From: Phil Allison on 19 Jun 2010 22:43
>>> Yes, it all depends on the quality of the water. I was brought a 2-way
>>> "lunchbox" radio once and it was totally shot.
>> ** See the first two words in my post - Leon ??
> Yes I did Phil.
** But you ignored them anyway ??
Here they are again: " Audio electronics... "
> Are you aware that 2-way radios employ audio circuitry,
** But are not an example " Audio electronics " at all.
No more so than a TV set or mobile phones is.
> and are often used at live sound events,
** So are all kinds of devices that are not " Audio electronics " .
Please do not make me have to correct you again.
From: Denny Strauser on 19 Jun 2010 23:46
> Yes I did Phil. <snipped> perhaps a good proctologist could remove that pickle...
I wouldn't touch this with .... a ten foot "pickle."
From: bob u on 20 Jun 2010 00:36
On 6/19/2010 10:46 PM, Denny Strauser wrote:
> Leon(a)nospam.com wrote:
>> Yes I did Phil. <snipped> perhaps a good proctologist could remove
>> that pickle...
> I wouldn't touch this with .... a ten foot "pickle."
Some rigger somewhere is standing next to a chain motor box wondering
where the pickle went.... Don't ask... don't tell...
From: liquidator on 20 Jun 2010 11:25
"Phil Allison" <phil_a(a)tpg.com.au> wrote in message
>> Phil Allison
>>>** Audio electronics that has been submerged in muddy water ( not salt )
>>>mostly fully recoverable - it just needs to be thoroughly washed and
>>>clean again. The important thing is that it is immediately rinsed out
>>>clean water then dried in the sun or with hot air.
>>>One of my customers had almost his entire hire stock submerged in a flood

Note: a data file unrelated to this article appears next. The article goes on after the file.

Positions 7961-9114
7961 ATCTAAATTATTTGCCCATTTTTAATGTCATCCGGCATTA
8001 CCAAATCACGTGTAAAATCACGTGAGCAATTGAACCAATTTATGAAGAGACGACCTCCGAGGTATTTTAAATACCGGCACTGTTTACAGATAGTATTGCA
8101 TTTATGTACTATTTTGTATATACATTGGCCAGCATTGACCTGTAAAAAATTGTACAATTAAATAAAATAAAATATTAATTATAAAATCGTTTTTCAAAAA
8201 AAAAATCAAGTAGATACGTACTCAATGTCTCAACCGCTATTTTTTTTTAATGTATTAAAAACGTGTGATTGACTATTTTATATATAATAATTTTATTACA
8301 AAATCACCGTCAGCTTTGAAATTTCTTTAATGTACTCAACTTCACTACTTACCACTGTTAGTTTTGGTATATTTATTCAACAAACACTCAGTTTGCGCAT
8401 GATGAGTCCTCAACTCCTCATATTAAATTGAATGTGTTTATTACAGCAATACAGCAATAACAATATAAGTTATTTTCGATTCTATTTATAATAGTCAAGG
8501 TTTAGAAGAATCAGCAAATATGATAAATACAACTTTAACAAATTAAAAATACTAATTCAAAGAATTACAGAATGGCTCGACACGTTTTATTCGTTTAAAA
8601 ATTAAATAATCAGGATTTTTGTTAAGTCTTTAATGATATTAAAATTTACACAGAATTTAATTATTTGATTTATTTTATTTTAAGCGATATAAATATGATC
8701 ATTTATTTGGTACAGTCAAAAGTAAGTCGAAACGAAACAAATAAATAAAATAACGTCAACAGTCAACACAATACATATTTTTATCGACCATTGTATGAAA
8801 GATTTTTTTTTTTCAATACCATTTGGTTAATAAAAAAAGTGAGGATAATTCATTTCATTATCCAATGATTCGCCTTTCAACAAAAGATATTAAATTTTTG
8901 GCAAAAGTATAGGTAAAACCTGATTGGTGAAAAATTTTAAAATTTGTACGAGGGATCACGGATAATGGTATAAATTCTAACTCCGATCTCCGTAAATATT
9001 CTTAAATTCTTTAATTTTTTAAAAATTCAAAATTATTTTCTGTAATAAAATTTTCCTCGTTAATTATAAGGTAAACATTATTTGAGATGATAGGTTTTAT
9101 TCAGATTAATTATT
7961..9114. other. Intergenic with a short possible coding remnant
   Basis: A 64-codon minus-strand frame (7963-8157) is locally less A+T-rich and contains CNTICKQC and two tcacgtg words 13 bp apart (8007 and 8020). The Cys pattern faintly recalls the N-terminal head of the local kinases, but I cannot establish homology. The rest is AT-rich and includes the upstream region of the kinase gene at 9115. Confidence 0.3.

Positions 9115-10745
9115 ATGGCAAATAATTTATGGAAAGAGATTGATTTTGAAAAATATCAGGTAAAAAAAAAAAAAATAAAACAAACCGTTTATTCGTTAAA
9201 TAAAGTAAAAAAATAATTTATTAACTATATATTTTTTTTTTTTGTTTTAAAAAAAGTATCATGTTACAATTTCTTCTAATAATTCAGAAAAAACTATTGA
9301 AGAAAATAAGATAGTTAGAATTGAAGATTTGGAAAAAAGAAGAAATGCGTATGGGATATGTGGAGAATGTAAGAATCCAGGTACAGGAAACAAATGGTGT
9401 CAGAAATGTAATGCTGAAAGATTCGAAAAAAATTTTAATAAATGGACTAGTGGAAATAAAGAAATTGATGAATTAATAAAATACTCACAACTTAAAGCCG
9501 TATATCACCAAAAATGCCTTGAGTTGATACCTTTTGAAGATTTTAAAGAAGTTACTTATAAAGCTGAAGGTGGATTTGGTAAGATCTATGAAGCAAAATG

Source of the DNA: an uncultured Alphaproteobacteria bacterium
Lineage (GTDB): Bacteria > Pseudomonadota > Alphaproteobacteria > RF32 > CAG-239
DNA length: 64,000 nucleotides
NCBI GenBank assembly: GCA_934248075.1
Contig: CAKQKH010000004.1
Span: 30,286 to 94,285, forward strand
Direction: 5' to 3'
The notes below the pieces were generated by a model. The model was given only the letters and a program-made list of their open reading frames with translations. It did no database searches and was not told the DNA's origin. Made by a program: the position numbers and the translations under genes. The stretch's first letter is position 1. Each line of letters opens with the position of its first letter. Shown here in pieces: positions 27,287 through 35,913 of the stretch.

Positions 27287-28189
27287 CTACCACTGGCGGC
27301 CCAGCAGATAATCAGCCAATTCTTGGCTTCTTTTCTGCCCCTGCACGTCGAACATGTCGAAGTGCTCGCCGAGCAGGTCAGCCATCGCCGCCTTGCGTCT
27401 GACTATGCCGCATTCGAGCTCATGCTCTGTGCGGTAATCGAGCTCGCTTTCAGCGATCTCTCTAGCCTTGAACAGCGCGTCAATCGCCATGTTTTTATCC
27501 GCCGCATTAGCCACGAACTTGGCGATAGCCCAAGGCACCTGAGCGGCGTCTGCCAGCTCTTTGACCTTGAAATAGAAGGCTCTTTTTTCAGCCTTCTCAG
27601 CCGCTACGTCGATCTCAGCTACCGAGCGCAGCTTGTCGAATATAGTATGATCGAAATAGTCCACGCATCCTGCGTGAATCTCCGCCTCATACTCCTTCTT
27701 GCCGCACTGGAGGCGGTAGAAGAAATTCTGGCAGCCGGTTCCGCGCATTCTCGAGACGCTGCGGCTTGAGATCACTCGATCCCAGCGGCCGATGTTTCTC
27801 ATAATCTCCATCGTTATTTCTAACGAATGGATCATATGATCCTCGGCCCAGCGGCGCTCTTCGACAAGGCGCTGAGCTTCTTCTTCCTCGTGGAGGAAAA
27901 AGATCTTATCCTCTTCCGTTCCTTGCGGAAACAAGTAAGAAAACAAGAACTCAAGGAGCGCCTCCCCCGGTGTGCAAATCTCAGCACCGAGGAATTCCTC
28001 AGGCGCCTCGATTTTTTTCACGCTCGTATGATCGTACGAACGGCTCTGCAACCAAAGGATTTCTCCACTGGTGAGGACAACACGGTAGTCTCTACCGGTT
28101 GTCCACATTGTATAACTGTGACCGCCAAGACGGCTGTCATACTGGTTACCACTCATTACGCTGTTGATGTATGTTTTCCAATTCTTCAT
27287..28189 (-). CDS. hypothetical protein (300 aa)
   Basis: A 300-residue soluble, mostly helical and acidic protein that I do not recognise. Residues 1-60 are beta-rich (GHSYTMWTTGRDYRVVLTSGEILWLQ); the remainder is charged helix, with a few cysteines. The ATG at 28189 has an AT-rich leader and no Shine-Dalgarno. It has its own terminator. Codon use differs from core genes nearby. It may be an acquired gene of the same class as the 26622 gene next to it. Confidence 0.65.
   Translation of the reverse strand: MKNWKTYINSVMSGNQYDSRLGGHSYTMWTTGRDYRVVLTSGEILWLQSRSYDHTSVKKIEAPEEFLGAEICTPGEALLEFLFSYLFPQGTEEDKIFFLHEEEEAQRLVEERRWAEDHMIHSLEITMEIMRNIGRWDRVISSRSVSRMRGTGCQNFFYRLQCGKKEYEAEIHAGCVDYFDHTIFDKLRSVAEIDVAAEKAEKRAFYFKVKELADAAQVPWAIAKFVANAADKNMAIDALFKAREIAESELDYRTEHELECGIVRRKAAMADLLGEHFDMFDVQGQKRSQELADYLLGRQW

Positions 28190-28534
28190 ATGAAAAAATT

>>>about 15 years ago - some things he just hosed off, dried out and used
>>>I got to see a couple of large MOSFET power amps and also some radio mic
>>>receivers and body pack transmitters that were half full of dried mud.
>>>Using only a garden hose, various small paint brushes, hot water,
>>>and lotsa patience all of them were restored to perfect working order and
>>>The only significant damage was to the switches on the body pack
>>>transmitters - there had been a fresh 9V battery inside at the time of
>>>flood and current flowing through the muddy water had eaten the plating
>>>on the contacts.
>> Yes, it all depends on the quality of the water. I was brought a 2-way
>> "lunchbox" radio once and it was totally shot.
> ** See the first two words in my post - Leon ??
>> This type of radio had a battery pack with
>> 11 D cells in it,
> ** That is the issue, not the fact that it got wet.
> Things like mobile phones, PDAs, laptops etc are in a whole nuther
> category far as recovery after being submerged is concerned.
> Cos the VERY FIRST thing you must do is get the unit out of the water
> immediately and get that damn battery pack OUT of it !!!
> .... Phil
100% spot on Phil.
I lost an expensive camera overboad a couple decades ago.
The repair shop's advice? get the battery pack out, then put it back in
distilled water and bring it to us.